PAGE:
The route worked it’s way around Issaquah (where I’ve rarely ridden to without a stop at the Issaquah Brew House!) then out on some more country roads as it worked it’s way to the Cedar River Trail. We had the first Info Control just outside of the (always) quite crowded Tiger Mountain Trailhead, where had to note what was written on a particular sign. Then it was back on the road to take nice wooded roads to the Cedar River Trail. There was a short stretch here where I was riding alone and of course this was the one place where the sign for a turn was obscured and easy to miss. But I only rode fifty feet or so past it before feeling I should check it out looking back saw the sign. Glad I did as it was above to do a long steep downhill dive that I wouldn’t have appreciated backtracking on.
Where we entered the Cedar River Trail there was another control, this one stocked with snacks and water and such. I got my card signed, refilled my bottles and ate a few snacks. It was about noon at this point and I realized that not bringing some real food with me was a mistake. Snacks are fine for some quick energy but I’ve found on any decent length ride I need to eat some actual food. I compensated as best I could with peanuts and other snacks with some protein content, but pretty much figured getting to the pizza place at the finish was my best bet. So back on the bicycle and on the Cedar River Trail.
I figured the Cedar River Trail was an opportunity for some easy, fast riding to eat up some of the remaining miles before returning to the city and the several climbs to the finish point. It did begin that way, but due to a constant headwind, it slowly wore me down. That and the aforementioned lack of food made for the last few miles on the trail to be kind of a slog. Once I was in Renton though things perked up a bit. We wound through side roads until we reached the Renton Airfield and were back on the Lake WA Loop route. It’s a pretty fast ride from here into Seattle Neighborhoods though Rainier Ave is a pretty trafficked and loud route.
As we made it to the Rainier Beach portion of town there was a blocked off chunk of road, for some utility work it looked like. I hopped on the sidewalk and through a parking lot of a park to bypass it staying on route. Past that it was a bit of a climb and then a descent down to Seward Park and we were back on the edge of Lake Washington. A lot more cyclists on this stretch of road, which is certainly on of the more popular Seattle Riding destinations. It leaves the lake with a classic winding climb up in the Washington Park neighborhood and then across the arboretum. This route through the arboretum is not one I’d done before (I just typically stay on the main road through) and it was I much nicer option, though a wide paved trail across the park.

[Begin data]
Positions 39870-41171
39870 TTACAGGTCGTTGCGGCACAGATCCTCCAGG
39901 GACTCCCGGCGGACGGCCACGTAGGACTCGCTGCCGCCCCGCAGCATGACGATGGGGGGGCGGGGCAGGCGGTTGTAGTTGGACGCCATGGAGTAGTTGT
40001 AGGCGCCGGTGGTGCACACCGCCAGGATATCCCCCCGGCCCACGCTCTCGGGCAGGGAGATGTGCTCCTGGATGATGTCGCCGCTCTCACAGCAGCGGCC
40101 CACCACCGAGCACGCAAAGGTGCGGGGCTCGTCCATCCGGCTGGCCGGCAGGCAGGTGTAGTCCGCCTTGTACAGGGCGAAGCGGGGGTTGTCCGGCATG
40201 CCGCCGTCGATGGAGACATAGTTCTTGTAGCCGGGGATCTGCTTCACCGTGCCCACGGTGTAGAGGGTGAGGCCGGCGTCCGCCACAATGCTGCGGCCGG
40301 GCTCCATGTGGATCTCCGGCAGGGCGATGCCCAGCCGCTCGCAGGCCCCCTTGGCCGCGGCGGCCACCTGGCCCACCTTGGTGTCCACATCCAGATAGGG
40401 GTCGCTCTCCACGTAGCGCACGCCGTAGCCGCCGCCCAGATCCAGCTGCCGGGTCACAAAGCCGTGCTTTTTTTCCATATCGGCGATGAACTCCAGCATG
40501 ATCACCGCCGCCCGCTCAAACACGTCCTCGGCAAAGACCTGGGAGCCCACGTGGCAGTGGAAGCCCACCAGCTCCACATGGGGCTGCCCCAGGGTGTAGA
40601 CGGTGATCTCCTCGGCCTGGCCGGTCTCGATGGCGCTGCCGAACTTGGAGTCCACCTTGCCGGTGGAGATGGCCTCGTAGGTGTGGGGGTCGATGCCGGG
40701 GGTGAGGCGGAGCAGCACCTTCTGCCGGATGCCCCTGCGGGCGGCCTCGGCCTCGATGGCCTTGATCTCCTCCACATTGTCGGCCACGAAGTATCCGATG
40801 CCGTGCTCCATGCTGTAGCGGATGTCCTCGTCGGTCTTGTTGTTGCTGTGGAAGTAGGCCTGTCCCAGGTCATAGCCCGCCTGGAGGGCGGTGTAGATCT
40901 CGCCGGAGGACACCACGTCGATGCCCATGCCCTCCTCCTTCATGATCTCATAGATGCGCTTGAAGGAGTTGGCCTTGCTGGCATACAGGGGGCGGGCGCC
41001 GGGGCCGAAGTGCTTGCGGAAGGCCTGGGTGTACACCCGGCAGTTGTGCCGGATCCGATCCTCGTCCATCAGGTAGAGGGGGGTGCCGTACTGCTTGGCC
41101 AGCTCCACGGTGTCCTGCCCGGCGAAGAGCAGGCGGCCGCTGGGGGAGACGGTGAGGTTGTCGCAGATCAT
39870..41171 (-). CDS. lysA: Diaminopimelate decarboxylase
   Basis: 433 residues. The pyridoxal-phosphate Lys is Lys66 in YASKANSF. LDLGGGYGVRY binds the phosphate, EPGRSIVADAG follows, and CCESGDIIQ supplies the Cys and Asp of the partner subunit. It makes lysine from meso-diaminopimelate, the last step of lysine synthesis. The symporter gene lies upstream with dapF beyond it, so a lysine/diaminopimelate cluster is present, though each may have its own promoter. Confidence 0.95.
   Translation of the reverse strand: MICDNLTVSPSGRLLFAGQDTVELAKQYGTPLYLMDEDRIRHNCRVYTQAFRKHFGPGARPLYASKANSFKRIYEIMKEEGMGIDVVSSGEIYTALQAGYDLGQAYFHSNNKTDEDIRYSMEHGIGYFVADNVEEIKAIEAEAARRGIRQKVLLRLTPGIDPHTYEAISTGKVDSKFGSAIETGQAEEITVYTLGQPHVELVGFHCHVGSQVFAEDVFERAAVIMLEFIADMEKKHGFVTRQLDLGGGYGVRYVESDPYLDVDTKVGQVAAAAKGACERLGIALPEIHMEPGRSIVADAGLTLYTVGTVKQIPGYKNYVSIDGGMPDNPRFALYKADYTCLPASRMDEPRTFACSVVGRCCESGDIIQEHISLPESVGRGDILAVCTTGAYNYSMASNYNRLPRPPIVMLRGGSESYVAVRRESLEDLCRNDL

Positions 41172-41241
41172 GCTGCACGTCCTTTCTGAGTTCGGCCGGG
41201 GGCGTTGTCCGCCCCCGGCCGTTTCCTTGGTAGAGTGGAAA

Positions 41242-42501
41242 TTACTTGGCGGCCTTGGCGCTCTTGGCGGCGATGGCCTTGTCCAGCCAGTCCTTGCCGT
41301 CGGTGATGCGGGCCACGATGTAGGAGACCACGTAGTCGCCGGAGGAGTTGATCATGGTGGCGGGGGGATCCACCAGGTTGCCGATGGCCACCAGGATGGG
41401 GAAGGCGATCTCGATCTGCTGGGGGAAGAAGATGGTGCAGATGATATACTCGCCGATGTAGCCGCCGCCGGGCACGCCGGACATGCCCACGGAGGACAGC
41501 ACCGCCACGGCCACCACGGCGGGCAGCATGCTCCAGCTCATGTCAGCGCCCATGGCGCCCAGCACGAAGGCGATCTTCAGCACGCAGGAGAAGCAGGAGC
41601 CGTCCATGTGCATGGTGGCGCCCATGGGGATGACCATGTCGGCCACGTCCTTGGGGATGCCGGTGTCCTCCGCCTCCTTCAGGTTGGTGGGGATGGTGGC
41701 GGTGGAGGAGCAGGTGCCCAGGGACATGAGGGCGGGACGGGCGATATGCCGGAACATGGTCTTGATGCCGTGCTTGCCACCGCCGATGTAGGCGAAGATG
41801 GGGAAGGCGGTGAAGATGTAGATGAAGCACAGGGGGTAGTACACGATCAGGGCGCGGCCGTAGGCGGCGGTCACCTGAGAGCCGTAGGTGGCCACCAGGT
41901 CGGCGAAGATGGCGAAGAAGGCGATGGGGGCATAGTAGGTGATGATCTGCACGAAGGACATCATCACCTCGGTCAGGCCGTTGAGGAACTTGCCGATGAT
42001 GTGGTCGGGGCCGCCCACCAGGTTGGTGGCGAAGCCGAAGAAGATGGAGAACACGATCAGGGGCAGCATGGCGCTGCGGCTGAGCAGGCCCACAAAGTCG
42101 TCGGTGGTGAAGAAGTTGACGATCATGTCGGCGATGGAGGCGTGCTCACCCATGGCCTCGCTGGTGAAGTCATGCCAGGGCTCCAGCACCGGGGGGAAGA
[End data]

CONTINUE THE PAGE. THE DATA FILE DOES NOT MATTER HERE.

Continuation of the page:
Once out of the arboretum we cross the I-520 and were back in the U-District. The route took us on a short stretch of the Burke Gillman Trail to Fremont, up Stone Way and then Fremont Ave until we had climbed up Phinney Ridge – always nice to end your ride with a good climb! Phony Ridge featured the Zeeks Pizza where the ride ended. I had completed my first SIR event at 5’20” – about middle of the pack it appears from the results.
I got into Zeeks and immediate ordered a Veggie Thai Pizza (my favorite thing from them) and a beer. Ended up hanging out with a few of the riders I’d ridden with for some of the time, plus several others. Everybody was really nice telling many a story of brevets past and speculating on those of the future. The 200k was just the next weekend, but alas I had a prior commitment. But I will be back for the next one!
Feeling really well recovered I took a different, slightly longer, route home along the Seattle Waterfront. It was packed with people of course, so I set a nice leisurely pace. The sun was going down and everything was lit with the rich light of magic hour. I was feeling pretty good after this ride, which as I suspected I did at much faster pace than normal. But of course I did have to climb Beacon Hill to get back home – as noted always good to end your ride with a good climb.